Background information of the adolescents who participated in the study are presented in [Table 1]. Boys put a premium on “gain in height” (linear growth), while for the girls’, it was the onset of menstruation that signified the change towards manhood and womanhood respectively. A higher proportion of boys and girls could identify visible external changes in the opposite sex [Tables [Tables22 and and3].3]. Two-thirds of the girls had attained menarche, most of whom, had been informed about it, before they had their first period, by their mothers. A large majority did not know about biomedical reason for menses. Traditional taboos and restrictions on food and socio cultural activities were faced by many adolescent girls and were also thought to be right by many [Table 4]. With age the awareness regarding various aspects of menstruation increased. Most girls, in group discussions, also reported that they experience discomfort during menstruation.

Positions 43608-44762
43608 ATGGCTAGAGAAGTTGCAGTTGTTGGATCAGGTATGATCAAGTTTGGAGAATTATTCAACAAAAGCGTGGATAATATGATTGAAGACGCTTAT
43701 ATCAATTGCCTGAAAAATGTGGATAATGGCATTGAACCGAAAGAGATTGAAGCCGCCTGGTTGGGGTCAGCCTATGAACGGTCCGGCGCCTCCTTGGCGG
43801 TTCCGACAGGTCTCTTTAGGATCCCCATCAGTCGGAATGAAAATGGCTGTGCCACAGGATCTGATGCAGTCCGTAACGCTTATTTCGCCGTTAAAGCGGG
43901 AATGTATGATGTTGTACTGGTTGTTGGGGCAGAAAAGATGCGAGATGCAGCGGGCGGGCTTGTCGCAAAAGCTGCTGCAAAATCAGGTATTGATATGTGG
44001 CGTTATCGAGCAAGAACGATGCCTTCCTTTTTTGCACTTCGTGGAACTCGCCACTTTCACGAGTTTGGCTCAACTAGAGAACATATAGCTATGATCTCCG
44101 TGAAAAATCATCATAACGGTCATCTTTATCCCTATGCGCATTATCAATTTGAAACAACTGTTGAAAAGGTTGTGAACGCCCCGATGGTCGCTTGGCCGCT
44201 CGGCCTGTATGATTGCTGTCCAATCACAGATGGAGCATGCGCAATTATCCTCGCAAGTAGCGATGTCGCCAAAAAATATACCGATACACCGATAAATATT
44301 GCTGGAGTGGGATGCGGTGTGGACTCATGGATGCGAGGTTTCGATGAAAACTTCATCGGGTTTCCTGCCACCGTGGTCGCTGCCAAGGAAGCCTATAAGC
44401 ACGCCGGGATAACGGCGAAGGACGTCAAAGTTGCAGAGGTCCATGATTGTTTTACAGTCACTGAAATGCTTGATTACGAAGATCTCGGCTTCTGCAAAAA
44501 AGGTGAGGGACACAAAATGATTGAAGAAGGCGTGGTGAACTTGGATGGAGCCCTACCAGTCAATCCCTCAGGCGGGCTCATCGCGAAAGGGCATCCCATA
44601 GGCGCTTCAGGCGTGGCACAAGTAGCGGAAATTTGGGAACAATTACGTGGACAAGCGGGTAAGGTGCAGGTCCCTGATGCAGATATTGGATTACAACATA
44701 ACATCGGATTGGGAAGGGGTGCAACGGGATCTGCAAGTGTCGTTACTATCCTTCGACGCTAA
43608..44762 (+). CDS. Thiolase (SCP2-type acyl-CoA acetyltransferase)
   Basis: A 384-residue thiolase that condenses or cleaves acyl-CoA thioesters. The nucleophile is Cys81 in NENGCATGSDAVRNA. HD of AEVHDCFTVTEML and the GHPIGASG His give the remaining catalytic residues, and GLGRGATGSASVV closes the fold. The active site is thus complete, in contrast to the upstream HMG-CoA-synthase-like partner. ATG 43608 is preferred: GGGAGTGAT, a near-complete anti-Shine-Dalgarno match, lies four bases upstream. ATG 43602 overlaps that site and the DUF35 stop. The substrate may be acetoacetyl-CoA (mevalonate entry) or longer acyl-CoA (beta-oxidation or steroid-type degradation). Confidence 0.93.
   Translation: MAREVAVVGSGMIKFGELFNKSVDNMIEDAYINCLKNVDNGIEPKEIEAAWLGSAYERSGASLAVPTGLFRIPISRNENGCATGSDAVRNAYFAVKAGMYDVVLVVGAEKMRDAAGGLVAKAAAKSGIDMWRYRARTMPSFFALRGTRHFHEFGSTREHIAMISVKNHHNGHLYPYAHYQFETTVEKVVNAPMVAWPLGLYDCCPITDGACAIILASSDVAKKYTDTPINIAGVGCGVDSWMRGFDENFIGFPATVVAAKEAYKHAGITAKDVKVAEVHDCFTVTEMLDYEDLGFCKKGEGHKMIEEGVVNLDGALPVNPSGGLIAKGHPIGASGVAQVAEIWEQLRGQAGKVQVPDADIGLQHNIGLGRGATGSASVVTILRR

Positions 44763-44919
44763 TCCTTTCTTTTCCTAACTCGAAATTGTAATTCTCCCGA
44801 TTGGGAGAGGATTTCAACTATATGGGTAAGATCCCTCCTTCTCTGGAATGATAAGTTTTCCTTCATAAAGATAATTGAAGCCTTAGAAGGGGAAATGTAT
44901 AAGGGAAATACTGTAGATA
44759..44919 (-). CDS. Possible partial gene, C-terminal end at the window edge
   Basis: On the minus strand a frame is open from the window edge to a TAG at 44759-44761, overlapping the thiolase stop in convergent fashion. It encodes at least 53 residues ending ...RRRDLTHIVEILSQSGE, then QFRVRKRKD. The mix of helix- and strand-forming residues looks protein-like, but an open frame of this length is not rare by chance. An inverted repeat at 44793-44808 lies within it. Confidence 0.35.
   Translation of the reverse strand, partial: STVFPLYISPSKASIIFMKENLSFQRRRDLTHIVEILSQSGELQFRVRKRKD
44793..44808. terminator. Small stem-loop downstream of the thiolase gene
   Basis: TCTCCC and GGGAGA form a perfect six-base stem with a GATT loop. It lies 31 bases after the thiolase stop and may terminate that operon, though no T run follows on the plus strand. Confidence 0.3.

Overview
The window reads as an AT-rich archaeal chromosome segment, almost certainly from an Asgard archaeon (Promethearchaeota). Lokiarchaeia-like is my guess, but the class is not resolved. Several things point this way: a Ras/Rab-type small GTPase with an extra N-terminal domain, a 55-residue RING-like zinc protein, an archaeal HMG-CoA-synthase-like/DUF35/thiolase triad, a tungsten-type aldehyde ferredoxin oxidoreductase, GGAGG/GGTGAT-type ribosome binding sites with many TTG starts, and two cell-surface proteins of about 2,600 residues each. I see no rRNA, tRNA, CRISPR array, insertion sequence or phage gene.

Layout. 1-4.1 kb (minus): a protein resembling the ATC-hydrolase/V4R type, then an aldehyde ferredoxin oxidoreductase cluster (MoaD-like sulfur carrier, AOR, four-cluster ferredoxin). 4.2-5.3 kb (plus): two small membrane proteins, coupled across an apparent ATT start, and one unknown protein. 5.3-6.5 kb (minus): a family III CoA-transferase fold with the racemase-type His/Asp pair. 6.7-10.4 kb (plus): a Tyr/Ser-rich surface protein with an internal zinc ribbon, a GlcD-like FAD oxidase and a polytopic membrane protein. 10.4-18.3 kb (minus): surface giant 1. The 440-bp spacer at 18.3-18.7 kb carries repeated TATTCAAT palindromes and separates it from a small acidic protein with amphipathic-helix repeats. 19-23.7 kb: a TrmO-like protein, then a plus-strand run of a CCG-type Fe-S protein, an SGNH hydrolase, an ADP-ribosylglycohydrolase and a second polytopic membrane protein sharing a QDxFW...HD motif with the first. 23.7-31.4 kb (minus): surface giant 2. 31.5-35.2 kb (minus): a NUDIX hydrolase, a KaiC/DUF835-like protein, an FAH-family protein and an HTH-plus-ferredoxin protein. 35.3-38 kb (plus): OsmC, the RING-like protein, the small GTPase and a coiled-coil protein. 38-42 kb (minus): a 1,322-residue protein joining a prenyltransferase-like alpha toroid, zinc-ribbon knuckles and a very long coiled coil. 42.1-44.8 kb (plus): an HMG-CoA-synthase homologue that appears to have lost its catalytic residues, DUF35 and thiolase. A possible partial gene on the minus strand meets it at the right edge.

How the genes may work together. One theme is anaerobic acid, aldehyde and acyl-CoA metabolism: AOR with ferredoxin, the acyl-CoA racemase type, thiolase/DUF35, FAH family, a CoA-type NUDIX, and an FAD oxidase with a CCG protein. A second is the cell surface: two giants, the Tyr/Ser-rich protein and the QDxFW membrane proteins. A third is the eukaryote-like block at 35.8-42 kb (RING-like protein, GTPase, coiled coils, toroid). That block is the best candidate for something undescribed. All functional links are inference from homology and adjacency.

Table 1
Background information of the sample studied
Table 2
Changes needed for a boy to become a man as perceived by students
Table 3
Changes needed for a girl to become a woman as perceived by students
Table 4
Perceptions about various aspects of menstruation and related daily life among adolescent girls